All this dribble just to say the BASE material REALLY does not matter, itís the resulting properties required for the task at hand that matters.
    Anyone have any thoughts they would like to add to this?
    Jan Bennett
    FS: VW MKIV Bezel for 8" Lilliput - 95% Finished

    Please post on the forums! Chances are, someone else has or will have the same questions as you!

  2. #2
    Constant Bitrate ATXaccord05's Avatar
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    I agree, there are quite a few factors other than cone material that determine what the speaker will sound like. I've had way too many people tell me they want "good sound" and it all depends on what sound you're going for.

  3. #3
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    There has been a lot of "work" put into cone material. Suffice to say there are very little gains to be had in the material of the cone. A heavier cone material results in a lower Fs and a drop in efficiency. However on the plus side, it allows a smaller enclosure and lower frequency extension. Witness the "home audio" driver converted to car audio with the event of "doping" to allow them to run in a ultra violet environment. You may also notice them try to compensate for this with a drop in motor force (Bl) to try to maximise output. (That is from 8 ohms nominal impedance to 4 ohms).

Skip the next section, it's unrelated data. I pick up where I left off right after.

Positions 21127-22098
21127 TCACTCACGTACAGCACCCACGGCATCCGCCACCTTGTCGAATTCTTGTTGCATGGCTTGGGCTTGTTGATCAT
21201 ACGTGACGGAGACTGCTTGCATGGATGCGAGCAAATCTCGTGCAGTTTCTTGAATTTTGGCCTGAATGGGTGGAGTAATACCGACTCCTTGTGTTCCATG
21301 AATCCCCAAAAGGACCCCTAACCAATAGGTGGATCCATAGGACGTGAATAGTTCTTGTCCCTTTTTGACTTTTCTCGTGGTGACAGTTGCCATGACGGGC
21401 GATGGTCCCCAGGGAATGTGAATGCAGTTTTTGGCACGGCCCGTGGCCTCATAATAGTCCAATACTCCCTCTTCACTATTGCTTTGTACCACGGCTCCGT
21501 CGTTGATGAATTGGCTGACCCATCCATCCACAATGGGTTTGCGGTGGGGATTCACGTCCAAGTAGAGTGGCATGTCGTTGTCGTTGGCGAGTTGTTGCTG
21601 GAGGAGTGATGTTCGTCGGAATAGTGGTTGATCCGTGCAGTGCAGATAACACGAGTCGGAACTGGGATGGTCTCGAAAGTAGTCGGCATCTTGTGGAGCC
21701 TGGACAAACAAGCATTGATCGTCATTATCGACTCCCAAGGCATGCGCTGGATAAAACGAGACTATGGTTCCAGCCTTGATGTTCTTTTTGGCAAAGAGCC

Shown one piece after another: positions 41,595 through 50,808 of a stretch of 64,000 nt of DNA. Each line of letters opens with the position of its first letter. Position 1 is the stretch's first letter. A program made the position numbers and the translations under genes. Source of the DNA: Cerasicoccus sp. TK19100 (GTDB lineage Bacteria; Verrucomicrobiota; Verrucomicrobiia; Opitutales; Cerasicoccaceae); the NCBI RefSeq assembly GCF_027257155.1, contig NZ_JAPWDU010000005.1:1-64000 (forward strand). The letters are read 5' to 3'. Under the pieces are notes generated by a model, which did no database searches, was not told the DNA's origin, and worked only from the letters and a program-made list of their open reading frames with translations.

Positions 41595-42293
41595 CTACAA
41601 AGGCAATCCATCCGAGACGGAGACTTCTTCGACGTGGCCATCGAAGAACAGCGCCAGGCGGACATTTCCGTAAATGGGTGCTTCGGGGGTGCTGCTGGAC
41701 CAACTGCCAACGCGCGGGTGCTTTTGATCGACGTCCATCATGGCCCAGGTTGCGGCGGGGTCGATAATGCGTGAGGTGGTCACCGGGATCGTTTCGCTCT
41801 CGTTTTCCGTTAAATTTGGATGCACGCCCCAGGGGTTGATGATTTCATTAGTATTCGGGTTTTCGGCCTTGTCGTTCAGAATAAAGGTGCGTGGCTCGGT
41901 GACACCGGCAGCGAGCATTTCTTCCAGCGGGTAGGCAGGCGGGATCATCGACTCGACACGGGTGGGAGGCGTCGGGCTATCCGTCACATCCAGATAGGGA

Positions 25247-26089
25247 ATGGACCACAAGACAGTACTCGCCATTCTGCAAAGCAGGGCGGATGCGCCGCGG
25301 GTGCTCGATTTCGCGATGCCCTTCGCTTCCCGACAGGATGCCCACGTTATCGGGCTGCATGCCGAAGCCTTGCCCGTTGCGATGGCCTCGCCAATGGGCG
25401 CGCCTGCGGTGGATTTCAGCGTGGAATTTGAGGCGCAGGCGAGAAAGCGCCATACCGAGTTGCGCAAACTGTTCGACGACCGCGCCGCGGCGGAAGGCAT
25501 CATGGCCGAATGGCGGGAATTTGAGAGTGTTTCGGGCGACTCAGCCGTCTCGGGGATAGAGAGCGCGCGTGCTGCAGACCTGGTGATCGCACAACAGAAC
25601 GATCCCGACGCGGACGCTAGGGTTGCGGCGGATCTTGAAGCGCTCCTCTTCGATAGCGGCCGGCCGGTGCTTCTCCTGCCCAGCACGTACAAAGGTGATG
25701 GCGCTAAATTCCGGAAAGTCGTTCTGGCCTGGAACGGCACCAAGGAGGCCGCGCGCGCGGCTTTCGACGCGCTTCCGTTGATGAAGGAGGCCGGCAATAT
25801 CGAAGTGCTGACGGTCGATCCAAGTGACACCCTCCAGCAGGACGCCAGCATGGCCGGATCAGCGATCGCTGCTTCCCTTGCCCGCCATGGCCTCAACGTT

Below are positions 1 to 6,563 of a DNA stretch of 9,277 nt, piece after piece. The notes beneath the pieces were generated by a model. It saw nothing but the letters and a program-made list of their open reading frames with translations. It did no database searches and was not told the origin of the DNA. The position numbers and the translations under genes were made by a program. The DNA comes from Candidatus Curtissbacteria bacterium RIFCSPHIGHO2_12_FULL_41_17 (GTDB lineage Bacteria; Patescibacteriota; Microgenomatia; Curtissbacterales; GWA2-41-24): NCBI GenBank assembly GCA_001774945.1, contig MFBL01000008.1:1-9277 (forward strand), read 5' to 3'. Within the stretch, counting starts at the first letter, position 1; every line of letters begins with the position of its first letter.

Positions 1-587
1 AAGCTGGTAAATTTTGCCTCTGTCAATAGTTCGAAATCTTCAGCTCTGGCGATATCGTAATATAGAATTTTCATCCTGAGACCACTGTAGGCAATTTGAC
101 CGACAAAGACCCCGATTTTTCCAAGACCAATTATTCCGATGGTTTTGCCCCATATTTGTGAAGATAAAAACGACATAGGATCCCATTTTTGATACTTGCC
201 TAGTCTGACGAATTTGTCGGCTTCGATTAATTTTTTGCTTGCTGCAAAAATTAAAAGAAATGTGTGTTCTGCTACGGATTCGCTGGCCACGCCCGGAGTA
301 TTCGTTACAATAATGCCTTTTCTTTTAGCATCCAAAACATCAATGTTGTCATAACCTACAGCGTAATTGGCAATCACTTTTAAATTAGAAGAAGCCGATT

The main problem with cones is resonance within the desired bandwidth, and of cause the harmonics developed over this band. Tests are reasonably conclusive that the choice of cone material contributes very little to dampening. Surprisingly the most important aspect of this is not the cone material but the choice of surround. One of the main differences between "fakes' and the real thing is this termination. If you observe the fake for all intense and purpose it is the 'real" thing. Same cone material, basket size and often a "superior" motor. They normally suck, because they miss the most important part of driver design the "surround termination".

    The largest gains on cone material have come from superior manufacturing techniques that have allowed far more consistent results. Expect to see a wide range of materials being promoted to garner your attention, the gains in this area will be small.

    We are "spoil-ed" for choice, discern a driver based on the best fit for the application. For me cone material choice is majoring in the minors. The real gains are in harmonic and transient response from a "correct" combination of suspension compliance and surround termination.

  4. #4